Please Note: Following the announcement of a 2nd lockdown in England, the Government has confirmed the Coronavirus Job Retention Scheme (JRS) will remain open until March 2021, with employees receiving 80% of their current salary for hours not worked, up to a max of £2500 – see more in our article about the extension of the furlough scheme. The Job Support Scheme (JSS) is expected to begin once this extended furlough period has ended.


The chancellor, Rishi Sunak, has updated his Job Support Scheme (JSS) post-furlough package which was first announced in September. Here’s a quick guide to how it has changed and how it differs from the Job Retention Scheme (JRS).

The difference between the JSS and JRS
The new JSS is expected to replace the JRS – commonly known as furlough – which was launched in March to cover 80% of workers’ wages. Under the JRS an employee could either be off work on full furlough, or agree to flexible furlough. There were no restrictions on the split between working and non-working hours under flexible furlough arrangements. However, to qualify under the JSS an employee must work a minimum of 20% of normal working hours (unless JSS: Closed applies which has no minimum hrs – see below). The JRS also sits alongside the coronavirus job retention bonus – which offers companies £1,000 for keeping a furloughed worker on their books until at least the end of January.

Employees cannot be made redundant, or put on notice of redundancy, during the period an employer is claiming for them under the JSS. This is a change from the JRS – in terms of which employees could be claimed for even when under notice.

The revised JSS
The original JSS was designed to support the wages of employees who worked at least 33% of their usual hours. Their employers would pay full wages for the hours an employee worked and for the hours a worker was away from their job, the government would pay 33% of their wages, and firms would need to contribute a further 33%.

After the changes to the JSS announced in October, an employee needs to only work 20% of their usual hours to benefit. The government has also cut the level of employer contribution from 33% to just 5% (up to a cap of £125 per month), with the discretion to pay more than this if they wish. This means the government will pay 61.67% of a worker’s wages for the time they are away from their job, up to a maximum of £1,541.75 per month.

What support is available in Tier 2?
The expansion of the JSS is designed to aid companies suffering a drop in business in areas subject to “high” alert tier 2 restrictions, which include curfews on opening hours and bans on people from different households meeting.

The chancellor also announced cash grants of up to £2,100 per month primarily for businesses in the hospitality, accommodation and leisure sector, which may be adversely impacted by the restrictions in high-alert level areas. The Treasury said the grants would be made available retrospectively for areas that have already been subject to restrictions.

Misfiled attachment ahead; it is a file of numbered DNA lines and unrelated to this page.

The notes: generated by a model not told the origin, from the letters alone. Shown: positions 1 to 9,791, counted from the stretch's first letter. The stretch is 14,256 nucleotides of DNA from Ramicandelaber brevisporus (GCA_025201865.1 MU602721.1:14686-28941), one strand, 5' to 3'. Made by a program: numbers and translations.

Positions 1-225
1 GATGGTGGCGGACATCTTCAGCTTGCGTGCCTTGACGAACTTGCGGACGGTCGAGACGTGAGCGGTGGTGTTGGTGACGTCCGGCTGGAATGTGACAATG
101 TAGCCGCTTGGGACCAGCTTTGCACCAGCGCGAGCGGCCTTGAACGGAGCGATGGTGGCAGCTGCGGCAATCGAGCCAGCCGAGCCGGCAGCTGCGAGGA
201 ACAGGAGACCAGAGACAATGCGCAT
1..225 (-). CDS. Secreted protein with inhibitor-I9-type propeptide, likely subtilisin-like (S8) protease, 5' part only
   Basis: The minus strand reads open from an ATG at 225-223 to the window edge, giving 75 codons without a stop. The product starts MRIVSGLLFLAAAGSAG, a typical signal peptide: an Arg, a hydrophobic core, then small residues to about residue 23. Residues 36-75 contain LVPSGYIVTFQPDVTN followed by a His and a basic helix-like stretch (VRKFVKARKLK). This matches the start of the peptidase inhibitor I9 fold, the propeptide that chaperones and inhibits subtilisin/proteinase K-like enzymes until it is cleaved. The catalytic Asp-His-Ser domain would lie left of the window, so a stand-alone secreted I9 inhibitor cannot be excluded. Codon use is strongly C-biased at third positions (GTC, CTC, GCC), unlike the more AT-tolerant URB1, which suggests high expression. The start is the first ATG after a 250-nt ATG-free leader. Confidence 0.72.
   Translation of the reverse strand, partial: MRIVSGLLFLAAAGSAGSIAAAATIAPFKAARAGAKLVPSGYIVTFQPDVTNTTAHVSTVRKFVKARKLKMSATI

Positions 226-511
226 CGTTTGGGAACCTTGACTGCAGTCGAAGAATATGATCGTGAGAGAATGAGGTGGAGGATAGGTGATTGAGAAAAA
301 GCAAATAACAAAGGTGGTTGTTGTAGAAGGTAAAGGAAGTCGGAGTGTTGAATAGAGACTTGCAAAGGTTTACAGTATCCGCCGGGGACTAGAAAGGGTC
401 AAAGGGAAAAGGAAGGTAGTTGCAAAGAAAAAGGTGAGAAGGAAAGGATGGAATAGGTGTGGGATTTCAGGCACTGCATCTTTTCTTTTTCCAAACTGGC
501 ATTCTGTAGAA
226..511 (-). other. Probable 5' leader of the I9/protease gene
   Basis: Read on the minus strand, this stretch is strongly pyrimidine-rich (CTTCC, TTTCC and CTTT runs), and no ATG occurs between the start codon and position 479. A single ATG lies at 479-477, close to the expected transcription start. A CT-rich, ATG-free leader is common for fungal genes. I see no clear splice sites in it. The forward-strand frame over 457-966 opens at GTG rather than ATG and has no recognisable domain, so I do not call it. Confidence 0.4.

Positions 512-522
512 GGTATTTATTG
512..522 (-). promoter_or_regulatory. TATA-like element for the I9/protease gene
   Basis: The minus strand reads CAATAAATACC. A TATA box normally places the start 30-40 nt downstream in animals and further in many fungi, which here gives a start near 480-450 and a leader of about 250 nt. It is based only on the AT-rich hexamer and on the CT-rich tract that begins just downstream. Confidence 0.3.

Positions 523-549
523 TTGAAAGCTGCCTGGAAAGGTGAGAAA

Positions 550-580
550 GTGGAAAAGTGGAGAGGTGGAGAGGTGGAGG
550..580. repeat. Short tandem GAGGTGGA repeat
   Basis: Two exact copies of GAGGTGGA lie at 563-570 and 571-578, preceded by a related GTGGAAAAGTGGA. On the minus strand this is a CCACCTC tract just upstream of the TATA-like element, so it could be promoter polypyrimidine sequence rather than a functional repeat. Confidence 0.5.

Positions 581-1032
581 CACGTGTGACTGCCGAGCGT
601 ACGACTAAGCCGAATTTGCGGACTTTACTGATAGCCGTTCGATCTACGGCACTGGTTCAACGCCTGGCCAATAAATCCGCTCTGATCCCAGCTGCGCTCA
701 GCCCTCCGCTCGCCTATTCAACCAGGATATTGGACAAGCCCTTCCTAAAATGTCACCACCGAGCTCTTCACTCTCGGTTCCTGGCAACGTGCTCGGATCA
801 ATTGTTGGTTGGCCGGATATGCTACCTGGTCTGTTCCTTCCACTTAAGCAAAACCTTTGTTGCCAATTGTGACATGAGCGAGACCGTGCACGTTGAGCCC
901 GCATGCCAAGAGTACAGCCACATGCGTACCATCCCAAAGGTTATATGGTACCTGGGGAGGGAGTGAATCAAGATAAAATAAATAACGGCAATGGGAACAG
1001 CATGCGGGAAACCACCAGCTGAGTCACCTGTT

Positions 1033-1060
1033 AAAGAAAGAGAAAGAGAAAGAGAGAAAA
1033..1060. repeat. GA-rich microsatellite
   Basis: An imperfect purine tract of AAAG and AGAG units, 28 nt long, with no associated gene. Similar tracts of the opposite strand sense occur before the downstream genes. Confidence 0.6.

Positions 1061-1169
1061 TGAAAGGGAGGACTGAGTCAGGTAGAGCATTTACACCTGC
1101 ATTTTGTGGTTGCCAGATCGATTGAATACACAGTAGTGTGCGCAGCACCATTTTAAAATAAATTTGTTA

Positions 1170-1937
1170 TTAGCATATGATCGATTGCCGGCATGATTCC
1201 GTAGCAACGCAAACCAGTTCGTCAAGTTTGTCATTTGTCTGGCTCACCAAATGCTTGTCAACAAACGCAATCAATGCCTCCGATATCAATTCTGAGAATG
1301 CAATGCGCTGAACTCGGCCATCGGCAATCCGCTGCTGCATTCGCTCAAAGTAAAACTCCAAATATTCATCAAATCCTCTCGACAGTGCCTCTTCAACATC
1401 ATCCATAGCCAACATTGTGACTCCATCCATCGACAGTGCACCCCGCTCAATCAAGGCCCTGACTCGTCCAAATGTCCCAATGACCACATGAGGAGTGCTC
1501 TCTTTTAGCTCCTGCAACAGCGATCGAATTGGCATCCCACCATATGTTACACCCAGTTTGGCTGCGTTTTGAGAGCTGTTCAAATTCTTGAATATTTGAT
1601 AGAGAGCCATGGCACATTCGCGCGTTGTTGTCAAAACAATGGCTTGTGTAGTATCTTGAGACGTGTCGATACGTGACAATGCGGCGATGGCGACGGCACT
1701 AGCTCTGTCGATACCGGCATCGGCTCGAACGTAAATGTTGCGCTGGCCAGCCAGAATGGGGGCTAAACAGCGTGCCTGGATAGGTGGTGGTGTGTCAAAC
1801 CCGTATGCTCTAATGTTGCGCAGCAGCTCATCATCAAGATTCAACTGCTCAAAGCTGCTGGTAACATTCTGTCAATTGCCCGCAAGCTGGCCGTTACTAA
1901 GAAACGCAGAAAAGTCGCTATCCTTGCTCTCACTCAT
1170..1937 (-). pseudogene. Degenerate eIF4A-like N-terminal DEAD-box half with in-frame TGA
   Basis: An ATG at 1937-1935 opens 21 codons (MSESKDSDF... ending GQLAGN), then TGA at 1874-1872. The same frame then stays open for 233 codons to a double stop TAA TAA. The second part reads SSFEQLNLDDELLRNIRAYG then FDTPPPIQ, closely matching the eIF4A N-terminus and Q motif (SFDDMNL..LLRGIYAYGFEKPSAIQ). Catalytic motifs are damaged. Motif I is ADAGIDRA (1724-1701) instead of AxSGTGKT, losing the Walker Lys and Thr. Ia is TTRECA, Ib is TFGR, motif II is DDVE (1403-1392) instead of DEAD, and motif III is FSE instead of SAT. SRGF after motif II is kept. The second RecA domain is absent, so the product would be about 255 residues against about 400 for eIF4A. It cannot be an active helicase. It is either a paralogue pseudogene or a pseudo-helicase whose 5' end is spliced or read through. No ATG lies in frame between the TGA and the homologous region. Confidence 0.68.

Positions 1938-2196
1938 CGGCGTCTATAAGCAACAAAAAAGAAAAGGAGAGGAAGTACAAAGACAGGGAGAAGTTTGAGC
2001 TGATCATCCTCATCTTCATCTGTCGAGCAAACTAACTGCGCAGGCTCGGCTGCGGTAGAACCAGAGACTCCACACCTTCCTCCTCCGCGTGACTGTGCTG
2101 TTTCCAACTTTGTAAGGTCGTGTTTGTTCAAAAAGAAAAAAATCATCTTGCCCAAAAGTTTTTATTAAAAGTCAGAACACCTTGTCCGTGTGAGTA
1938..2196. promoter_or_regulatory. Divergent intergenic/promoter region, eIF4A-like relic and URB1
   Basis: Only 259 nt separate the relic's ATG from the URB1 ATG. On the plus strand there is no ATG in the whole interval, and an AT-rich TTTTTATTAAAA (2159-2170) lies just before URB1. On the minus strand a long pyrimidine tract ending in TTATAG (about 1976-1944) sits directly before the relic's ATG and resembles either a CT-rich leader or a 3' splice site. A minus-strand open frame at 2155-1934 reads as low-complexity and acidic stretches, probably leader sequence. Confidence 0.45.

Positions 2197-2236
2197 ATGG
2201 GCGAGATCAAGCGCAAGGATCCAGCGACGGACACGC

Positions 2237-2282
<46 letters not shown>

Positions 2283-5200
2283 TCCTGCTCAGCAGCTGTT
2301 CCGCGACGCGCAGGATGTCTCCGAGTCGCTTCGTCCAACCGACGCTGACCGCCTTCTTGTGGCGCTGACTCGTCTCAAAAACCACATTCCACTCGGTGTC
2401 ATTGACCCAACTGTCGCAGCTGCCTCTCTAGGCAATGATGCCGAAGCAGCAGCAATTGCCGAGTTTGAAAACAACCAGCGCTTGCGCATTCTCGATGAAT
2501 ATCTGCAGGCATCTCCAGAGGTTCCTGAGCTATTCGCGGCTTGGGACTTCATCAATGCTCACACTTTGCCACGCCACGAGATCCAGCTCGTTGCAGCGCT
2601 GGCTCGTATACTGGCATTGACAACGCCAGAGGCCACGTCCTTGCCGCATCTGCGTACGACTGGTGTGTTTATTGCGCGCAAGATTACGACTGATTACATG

What about Tier 3?
For businesses in “very high” tier 3 alert level areas that have been forced to close their doors, there is a variance of the JSS known as the “Job Support Scheme: Closed”. It requires no contribution to be made to workers’ wages from businesses and does not require an employee to work a minimum number of hours.

Under the JSS: Closed, the government will pay two-thirds (67%) of a worker’s usual wages, to a maximum of £2,083.33 per month. Employers pay no wages, although they have the discretion to top up pay if they wish, and they must still pay national insurance and pensions contributions.
The government has also made available business grants of up to £3,000 a month open to companies in tier 3 areas.

Parental leave
The government will introduce parental pay legislation (covering maternity allowance, statutory maternity/, paternity, shared parental, adoption and parental bereavement pay) to avoid parents losing out on their entitlement to parental pay as a result of being put on the JSS during the relevant assessment period. More details on employee eligibility will be available in further guidance published by the Government.

Employees who can claim for JSS Open and JSS Closed

An individual is an employee for the purposes of this scheme if they are treated as an employee for Income Tax purposes. Employees can be on any type of contract, including zero hours or temporary contracts. Agency workers are regarded as employees of an employment agency for the purposes of this scheme, provided they are employees for Income Tax purposes.

Employees do not need to have been furloughed under the JRS to be eligible for the JSS. Employers cannot claim both JSS Open and JSS Closed in respect of a single employee for the same day.

Job Support Scheme Duration
The JSS will be open once the JRS ends  and is expected to run until 30 April 2021. The government will review the terms of the scheme in January 2021. Full details on the JSS scheme can be found on the government website here

How we can help
The above is a very simplistic look at the JRS and JSS schemes and does not take into account all of the issues that may arise. We advise and represent businesses with workforces ranging from small numbers to many hundreds on all aspects of employment law. We also act for employees who need clear and practical advice on their legal employment rights and options. Contact Alexis Lane for more information.